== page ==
- Keep an “Events Book.” Draw pictures or take photos of special happenings. Add sequential pages to the book or even an application like Instagram to form an interesting visual timeline to review and discuss. Talk about the pictured events using time words like, “This photo is from your birthday last month. Do you remember when Gramma came to your party last year?”
- Make puppets who can talk with your preschooler about events in her life. Our Two-faced Puppets, Envelope Puppets and Juice Box Puppets are simple and fun to make for this purpose. And your child's pretend play and story-telling are entertaining ways to integrate ideas of how time passes.
- Link time to events in your child's life. The words for yesterday, today, and tomorrow are only understandable when they are linked to a specific event or activity that makes the concept of time concrete for your little one. For example, “Yesterday we had Mary’s birthday party.” “Today we are making cookies.” “Tomorrow we visit Grandma.” During this stage of time development, children are learning to understand more and more abstractions. They are in the process of defining time by recognizable events or symbols. Whether it is a memorable event like a party or trip, or a familiar pattern of the day, these events give 4- and 5-year olds something temporal to hold onto. Some things you can do to reinforce this time concept are:
- Whenever possible, use the “language of time” to define activities you are doing. Emphasize words such as soon, later, early, yesterday, today, tomorrow, next week, morning, noon and evening. Point out a concrete experience to illustrate the word when you use it. For example, “We will be leaving soon.” Encourage these words when talking with your little one about her artwork too. Check out our blog, Talking with Young Children About Their Creations - Your Picture Makes Me Happy even more ideas.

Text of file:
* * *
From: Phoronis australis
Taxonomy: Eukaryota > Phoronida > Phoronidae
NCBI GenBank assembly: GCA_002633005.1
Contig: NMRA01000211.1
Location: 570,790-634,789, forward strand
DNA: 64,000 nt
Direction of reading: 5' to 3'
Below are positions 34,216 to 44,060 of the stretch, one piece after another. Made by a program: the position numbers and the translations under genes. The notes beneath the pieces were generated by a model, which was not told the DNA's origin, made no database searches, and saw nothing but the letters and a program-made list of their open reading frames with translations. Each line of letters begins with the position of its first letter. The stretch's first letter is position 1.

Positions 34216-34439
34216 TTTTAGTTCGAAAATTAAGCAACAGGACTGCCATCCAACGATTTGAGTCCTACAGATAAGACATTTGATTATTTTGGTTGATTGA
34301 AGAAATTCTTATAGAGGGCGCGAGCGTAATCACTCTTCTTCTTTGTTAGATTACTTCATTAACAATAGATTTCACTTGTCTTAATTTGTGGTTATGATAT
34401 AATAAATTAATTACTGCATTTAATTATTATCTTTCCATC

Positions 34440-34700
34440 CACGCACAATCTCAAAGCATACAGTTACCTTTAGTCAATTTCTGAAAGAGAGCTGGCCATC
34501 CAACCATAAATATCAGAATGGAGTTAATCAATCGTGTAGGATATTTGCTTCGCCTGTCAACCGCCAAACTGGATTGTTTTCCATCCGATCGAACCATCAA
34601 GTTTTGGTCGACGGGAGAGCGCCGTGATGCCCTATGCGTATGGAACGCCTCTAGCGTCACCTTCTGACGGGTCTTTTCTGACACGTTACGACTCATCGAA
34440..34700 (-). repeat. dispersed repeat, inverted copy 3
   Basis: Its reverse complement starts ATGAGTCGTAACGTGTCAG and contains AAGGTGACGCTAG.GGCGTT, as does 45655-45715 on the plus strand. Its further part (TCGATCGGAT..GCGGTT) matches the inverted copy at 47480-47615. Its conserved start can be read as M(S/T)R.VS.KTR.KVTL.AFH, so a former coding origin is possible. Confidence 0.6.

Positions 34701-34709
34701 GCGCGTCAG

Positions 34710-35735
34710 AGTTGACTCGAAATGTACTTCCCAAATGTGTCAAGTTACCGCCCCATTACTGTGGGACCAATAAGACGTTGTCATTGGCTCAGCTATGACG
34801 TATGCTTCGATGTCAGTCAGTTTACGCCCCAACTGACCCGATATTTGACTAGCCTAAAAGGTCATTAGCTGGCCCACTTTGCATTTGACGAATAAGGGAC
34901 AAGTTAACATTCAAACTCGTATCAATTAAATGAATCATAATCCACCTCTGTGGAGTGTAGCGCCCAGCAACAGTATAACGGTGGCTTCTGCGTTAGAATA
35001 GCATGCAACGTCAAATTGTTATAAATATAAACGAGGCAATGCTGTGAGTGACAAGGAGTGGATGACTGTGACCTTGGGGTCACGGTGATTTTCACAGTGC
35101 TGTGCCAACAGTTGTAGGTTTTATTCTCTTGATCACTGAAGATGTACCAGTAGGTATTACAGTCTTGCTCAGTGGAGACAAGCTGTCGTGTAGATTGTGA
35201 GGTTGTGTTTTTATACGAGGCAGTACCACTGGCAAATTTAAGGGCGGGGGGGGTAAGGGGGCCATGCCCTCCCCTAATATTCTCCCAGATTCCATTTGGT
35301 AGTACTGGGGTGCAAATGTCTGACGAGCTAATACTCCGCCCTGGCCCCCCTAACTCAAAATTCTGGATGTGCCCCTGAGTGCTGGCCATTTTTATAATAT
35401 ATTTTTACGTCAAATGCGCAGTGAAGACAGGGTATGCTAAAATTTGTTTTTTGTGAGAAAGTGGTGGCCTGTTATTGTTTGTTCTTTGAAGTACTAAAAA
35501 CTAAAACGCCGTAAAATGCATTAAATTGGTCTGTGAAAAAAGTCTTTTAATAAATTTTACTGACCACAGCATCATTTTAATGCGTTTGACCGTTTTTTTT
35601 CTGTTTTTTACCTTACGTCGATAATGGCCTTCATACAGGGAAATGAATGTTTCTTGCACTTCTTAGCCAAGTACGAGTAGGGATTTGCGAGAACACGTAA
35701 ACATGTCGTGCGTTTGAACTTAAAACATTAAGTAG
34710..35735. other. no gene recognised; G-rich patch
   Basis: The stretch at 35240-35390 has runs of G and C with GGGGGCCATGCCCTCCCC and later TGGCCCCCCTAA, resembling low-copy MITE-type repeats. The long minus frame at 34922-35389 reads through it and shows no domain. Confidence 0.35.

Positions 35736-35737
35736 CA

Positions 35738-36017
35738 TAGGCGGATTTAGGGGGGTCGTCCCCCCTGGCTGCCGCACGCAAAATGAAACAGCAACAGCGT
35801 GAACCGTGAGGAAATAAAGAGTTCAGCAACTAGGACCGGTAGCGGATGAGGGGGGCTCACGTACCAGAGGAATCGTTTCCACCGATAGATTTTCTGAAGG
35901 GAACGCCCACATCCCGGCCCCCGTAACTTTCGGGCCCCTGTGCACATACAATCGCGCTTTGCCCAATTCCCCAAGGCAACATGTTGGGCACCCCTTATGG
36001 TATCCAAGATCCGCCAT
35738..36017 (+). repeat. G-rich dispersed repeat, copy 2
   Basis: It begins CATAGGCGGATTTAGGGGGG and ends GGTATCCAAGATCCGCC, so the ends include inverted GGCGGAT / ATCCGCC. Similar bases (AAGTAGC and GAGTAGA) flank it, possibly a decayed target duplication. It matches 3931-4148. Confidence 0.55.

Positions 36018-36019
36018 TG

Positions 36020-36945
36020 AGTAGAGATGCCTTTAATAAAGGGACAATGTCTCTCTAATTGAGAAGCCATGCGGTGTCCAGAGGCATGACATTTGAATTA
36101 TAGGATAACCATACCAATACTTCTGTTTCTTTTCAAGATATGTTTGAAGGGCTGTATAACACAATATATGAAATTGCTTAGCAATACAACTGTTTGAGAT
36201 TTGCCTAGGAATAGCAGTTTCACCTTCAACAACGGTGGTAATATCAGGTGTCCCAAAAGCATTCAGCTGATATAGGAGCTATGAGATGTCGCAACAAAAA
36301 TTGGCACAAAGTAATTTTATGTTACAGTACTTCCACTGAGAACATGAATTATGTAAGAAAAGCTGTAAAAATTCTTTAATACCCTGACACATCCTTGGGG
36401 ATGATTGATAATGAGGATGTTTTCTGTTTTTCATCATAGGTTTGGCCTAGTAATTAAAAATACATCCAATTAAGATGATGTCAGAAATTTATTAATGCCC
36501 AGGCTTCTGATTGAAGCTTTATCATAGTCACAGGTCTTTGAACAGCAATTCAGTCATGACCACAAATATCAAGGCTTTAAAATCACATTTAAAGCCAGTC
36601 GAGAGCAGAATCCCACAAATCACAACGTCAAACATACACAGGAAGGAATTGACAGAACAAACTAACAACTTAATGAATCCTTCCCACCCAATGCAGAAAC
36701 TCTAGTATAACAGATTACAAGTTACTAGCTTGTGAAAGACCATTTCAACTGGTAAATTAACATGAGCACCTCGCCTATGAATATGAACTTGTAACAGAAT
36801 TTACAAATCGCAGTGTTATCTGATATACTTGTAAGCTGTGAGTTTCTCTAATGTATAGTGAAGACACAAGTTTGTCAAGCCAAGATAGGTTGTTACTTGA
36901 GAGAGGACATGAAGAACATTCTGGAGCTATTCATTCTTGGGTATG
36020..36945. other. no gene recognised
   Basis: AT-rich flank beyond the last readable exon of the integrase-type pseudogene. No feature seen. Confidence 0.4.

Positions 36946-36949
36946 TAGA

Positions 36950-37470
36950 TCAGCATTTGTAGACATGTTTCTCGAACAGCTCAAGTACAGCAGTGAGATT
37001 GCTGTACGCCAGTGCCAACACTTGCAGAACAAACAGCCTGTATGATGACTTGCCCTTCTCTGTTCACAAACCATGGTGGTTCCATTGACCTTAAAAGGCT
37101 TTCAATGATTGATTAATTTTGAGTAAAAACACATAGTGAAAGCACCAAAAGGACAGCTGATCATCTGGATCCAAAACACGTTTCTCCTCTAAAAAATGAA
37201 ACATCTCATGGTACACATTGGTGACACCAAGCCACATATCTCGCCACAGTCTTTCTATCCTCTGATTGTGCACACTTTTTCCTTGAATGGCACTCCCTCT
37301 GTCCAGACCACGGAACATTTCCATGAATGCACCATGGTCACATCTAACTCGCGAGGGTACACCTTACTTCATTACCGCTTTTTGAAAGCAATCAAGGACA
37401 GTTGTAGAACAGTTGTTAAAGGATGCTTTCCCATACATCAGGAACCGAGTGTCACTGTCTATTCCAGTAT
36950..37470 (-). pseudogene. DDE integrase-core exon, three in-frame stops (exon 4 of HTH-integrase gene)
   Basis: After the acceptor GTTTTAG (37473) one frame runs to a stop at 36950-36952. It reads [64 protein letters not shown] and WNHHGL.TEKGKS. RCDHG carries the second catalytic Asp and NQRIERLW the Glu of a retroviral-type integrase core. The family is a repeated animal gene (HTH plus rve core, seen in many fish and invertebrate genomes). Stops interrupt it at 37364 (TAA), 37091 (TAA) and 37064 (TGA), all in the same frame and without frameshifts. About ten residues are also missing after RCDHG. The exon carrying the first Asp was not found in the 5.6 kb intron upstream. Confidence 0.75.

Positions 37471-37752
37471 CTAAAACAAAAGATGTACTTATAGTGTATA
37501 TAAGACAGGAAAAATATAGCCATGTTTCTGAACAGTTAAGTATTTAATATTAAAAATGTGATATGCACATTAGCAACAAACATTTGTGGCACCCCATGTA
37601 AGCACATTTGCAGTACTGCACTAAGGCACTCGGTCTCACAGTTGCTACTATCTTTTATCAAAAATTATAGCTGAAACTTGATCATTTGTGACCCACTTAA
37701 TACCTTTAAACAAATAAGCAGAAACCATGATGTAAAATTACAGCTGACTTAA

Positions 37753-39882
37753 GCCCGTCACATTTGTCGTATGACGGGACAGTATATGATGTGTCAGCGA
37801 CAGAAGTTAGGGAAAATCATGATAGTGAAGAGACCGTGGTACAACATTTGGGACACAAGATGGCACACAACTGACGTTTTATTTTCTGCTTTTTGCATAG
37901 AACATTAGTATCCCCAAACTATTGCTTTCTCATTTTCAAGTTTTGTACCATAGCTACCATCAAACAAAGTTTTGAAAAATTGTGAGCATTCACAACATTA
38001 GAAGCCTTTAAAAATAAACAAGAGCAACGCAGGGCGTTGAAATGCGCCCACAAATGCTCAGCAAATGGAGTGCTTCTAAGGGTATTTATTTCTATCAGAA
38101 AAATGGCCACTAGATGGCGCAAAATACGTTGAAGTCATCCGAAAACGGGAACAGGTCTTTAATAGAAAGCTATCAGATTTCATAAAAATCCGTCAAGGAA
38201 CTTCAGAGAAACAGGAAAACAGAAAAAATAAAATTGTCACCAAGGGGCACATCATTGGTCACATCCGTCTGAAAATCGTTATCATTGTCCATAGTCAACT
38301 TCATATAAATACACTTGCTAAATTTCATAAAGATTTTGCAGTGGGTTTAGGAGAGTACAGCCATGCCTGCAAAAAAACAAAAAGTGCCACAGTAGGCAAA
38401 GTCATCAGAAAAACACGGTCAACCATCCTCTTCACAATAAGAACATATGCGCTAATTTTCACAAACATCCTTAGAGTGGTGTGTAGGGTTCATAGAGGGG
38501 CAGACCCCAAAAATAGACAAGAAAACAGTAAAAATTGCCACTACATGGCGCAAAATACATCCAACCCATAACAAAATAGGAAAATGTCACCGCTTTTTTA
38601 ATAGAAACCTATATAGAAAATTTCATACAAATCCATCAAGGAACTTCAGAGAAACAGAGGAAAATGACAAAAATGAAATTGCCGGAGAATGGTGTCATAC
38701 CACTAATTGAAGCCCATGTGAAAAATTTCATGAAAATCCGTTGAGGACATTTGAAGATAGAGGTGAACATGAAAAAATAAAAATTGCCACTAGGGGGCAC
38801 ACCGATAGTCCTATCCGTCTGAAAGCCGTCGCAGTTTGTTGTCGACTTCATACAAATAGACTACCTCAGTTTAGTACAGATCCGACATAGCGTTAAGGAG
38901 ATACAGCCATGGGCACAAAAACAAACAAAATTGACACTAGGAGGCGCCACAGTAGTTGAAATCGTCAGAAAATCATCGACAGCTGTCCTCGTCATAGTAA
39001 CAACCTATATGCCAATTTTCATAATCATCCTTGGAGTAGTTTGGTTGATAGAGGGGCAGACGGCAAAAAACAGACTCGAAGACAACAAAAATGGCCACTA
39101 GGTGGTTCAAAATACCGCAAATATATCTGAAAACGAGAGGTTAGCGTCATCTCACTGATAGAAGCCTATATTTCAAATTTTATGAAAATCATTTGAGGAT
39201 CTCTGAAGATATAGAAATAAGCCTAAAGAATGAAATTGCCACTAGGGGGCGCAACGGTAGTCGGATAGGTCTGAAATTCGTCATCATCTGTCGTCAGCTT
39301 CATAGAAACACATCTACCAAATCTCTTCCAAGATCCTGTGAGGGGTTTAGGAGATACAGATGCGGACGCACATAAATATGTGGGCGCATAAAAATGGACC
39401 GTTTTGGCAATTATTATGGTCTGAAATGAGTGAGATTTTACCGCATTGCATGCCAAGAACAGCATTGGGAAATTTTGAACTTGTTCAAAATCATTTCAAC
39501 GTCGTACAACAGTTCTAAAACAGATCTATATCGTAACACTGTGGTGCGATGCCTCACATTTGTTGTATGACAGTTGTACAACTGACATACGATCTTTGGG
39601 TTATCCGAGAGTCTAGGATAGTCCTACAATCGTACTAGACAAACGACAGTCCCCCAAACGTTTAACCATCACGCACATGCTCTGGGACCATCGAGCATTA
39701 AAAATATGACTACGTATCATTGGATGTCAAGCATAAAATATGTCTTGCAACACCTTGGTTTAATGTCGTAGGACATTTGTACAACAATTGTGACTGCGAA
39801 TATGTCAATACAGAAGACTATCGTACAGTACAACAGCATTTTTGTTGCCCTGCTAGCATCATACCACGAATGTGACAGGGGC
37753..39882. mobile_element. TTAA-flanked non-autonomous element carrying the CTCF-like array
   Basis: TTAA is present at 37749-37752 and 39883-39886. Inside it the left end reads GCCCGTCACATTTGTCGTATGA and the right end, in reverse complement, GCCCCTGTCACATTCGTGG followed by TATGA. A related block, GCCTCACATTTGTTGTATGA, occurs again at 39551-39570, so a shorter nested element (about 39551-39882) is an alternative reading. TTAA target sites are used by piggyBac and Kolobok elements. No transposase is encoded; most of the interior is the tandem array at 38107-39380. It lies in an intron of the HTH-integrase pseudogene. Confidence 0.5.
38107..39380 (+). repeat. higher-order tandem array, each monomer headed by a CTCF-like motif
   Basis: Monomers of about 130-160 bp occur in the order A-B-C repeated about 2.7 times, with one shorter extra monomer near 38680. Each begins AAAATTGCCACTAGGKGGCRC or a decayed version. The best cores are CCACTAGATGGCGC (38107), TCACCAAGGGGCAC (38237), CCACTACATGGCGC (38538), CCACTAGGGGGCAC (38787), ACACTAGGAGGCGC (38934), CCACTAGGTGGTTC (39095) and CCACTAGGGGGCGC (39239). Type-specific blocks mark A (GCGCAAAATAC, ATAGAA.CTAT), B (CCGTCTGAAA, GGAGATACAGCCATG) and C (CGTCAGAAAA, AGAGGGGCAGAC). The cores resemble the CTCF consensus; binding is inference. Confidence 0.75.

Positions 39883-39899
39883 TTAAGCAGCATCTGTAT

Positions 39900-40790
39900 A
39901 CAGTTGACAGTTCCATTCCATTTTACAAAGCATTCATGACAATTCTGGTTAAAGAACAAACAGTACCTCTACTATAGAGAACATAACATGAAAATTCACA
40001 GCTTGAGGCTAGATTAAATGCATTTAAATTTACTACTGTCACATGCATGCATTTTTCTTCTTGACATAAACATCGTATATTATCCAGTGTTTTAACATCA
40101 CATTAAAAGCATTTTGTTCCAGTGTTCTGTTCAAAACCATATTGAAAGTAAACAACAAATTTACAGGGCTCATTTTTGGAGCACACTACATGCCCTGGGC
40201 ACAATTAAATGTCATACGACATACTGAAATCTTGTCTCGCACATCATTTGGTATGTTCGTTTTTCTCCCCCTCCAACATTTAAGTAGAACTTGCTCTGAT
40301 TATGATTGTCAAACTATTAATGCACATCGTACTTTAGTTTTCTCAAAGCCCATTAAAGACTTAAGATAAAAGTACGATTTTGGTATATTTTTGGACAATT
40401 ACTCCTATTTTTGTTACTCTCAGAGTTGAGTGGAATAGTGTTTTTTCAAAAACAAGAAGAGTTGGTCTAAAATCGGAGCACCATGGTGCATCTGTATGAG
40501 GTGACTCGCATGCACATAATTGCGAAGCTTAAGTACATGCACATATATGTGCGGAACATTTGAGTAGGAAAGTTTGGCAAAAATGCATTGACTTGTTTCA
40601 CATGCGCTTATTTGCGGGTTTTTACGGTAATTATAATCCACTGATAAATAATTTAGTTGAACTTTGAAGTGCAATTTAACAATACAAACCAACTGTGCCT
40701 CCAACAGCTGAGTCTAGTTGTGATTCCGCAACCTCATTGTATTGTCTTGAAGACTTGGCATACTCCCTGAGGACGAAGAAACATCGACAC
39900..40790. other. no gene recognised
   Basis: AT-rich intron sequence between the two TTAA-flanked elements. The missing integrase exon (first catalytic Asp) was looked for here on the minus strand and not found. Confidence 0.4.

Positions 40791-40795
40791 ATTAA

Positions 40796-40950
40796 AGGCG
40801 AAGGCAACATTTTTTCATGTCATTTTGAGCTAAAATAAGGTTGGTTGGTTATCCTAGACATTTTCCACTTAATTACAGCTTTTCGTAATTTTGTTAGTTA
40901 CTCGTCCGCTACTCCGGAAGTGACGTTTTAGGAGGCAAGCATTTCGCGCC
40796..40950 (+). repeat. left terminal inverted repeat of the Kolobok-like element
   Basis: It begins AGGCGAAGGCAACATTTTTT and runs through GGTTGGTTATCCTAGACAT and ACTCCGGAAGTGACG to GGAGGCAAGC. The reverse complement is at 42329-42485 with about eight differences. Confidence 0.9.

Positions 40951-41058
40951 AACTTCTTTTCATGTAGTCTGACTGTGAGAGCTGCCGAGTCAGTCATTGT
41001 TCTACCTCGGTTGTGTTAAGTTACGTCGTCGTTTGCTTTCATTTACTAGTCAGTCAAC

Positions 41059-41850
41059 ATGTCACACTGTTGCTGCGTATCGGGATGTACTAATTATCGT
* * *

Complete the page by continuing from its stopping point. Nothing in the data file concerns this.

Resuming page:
- Create a weather calendar for marking the passage of days. You or your preschooler can do this by simply drawing a symbol for the weather like a sun, a raindrop, or cloud on the calendar box for each day. Your little one can see the passage of seasons by observing the difference on the calendar pages between its September weather symbols and the February ones. To learn how your child develops their ability to make basic forms, you can check out my blog series on young children's scribbling, specifically A Child's History of Scribbling - Part 3 - Controlled Scribbling and Part 4 - Basic Forms. And don't forget our Materials Guide for time-tested tips for appropriate preschool drawing materials.
As you read these ideas on your child’s developing sense of time, I think it’s important to remember that while days with young children may seem incredibly long, these years are so short. They will be grown and gone in an instant! So take this precious time to gently encourage your little one’s sense of how time passes.
Let us hear how it’s going-- how does your child grasp the idea of time? And if you're looking for more info how young children grasp abstract mental concepts like time, read my blog, Prime Times for Brain Development.